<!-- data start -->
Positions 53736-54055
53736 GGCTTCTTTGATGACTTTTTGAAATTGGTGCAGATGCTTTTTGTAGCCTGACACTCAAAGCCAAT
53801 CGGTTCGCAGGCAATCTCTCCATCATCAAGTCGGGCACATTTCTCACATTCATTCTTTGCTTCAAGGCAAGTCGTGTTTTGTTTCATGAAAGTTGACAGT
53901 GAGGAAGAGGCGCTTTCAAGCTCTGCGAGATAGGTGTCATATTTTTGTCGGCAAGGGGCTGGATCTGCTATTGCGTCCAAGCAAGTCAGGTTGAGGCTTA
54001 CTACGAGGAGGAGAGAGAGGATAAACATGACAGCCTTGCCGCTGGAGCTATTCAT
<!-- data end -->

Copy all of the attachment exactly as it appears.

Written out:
Positions 53736-54055
53736 GGCTTCTTTGATGACTTTTTGAAATTGGTGCAGATGCTTTTTGTAGCCTGACACTCAAAGCCAAT
53801 CGGTTCGCAGGCAATCTCTCCATCATCAAGTCGGGCACATTTCTCACATTCATTCTTTGCTTCAAGGCAAGTCGTGTTTTGTTTCATGAAAGTTGACAGT
53901 GAGGAAGAGGCGCTTTCAAGCTCTGCGAGATAGGTGTCATATTTTTGTCGGCAAGGGGCTGGATCTGCTATTGCGTCCAAGCAAGTCAGGTTGAGGCTTA
54001 CTACGAGGAGGAGAGAGAGGATAAACATGACAGCCTTGCCGCTGGAGCTATTCAT